MATH 3560 - History of Mathematics
MATH 3560: History of Mathematics (UNSW). Taught by Professor N. J. Wildberger, this course provides an overview of the history of mathematics, in 17 lectures; meant for a broad audience, not necessarily mathematics majors. Starting with Greek mathematics, Professor N. J. Wildberger discusses Hindu, Chinese and Arabic influences on algebra; the development of coordinate geometry, calculus and mechanics; the course of geometry from projective to non-Euclidean in the 19th century; complex numbers and algebra; differential geometry; and topology. This course roughly follows John Stillwell's book 'Mathematics and its History' (Springer, 3rd ed).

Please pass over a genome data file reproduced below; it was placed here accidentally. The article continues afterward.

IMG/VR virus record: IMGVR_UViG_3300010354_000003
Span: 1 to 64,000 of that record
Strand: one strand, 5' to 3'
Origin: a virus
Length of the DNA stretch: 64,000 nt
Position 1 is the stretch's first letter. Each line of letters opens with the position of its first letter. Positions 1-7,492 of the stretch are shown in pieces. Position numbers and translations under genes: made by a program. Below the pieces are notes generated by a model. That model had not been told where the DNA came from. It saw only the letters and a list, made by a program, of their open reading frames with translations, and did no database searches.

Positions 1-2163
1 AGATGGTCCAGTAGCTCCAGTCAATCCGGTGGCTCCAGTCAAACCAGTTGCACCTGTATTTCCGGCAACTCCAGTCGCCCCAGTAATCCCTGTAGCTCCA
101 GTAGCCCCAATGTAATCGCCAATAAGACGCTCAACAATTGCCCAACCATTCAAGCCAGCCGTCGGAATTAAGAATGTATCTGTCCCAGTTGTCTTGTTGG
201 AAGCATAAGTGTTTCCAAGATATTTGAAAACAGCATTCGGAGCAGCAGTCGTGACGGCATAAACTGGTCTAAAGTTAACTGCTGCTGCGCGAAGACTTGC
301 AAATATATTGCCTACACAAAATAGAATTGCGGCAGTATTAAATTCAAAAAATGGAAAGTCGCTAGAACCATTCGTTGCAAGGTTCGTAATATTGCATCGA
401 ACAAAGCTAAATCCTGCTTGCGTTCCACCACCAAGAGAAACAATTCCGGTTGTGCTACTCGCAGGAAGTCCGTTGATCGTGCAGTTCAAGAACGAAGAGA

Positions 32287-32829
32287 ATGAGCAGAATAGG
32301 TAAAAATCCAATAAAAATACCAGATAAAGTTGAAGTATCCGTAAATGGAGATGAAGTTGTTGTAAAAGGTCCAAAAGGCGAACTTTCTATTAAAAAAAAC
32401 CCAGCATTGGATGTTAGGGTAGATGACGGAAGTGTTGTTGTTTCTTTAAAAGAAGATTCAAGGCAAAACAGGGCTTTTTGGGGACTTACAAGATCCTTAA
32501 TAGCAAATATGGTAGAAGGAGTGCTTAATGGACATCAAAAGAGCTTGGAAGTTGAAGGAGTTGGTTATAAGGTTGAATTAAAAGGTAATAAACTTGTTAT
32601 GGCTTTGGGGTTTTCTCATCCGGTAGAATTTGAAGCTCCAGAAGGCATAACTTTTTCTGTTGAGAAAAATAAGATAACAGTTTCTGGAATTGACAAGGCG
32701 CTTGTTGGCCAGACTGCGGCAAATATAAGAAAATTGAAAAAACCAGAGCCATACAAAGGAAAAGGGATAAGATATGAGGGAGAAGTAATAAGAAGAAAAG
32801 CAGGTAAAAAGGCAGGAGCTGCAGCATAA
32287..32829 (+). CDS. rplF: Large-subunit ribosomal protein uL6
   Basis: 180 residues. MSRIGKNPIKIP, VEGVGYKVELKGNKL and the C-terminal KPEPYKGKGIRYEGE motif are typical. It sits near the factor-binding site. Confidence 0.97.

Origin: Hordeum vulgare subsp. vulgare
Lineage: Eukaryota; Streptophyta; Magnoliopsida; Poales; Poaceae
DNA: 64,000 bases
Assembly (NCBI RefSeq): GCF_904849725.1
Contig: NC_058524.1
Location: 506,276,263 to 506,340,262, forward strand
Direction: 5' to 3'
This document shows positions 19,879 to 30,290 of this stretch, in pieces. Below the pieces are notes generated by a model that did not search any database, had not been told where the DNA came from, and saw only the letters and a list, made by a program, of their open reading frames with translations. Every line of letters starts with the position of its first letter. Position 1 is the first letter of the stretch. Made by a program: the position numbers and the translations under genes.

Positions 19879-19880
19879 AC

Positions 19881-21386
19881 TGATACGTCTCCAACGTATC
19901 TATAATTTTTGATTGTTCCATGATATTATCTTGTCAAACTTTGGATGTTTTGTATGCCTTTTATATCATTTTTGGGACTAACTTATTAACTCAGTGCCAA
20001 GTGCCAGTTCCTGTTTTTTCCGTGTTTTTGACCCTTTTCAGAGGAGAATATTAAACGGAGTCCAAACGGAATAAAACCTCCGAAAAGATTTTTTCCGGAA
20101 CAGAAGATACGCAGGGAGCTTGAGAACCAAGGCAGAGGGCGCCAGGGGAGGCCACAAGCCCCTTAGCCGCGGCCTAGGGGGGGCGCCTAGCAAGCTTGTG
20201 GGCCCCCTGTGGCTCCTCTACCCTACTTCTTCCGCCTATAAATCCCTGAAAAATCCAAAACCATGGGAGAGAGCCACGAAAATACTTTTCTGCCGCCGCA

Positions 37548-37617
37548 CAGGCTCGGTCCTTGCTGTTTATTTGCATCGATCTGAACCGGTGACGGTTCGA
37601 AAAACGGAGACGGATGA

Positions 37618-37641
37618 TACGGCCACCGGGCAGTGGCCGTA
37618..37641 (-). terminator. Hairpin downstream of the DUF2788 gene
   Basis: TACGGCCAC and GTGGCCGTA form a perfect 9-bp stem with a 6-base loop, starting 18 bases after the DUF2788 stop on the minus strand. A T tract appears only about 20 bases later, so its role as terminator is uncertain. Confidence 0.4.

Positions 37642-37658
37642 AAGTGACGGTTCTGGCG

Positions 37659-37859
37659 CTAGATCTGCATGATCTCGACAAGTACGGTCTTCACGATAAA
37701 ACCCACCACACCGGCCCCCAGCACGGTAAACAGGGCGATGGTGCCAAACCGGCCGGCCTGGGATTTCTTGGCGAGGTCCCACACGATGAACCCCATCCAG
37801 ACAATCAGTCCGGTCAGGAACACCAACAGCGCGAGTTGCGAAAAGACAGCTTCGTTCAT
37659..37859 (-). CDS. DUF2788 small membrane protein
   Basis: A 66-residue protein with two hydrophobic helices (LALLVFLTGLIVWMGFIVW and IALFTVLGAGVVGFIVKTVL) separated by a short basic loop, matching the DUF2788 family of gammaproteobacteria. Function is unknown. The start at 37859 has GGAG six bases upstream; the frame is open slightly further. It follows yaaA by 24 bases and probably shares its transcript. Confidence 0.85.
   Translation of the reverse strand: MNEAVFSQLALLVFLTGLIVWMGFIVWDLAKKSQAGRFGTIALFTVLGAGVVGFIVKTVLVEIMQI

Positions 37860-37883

|Lecture 13 - The Number Theory Revival
After the work of Diophantus, there was something of a lapse in interest in pure number theory for quite some while. Around 1300 Gersonides developed the connection between the Binomial theorem and combinatorics, and then in the 17th century the topic was again taken up, notably by Fermat, and then by Euler, Lagrange, Legendre and Gauss. We discuss several notable results of Fermat, including his famous last theorem, his work on sums of squares, Pell's equation, primes, and rational points on curves.
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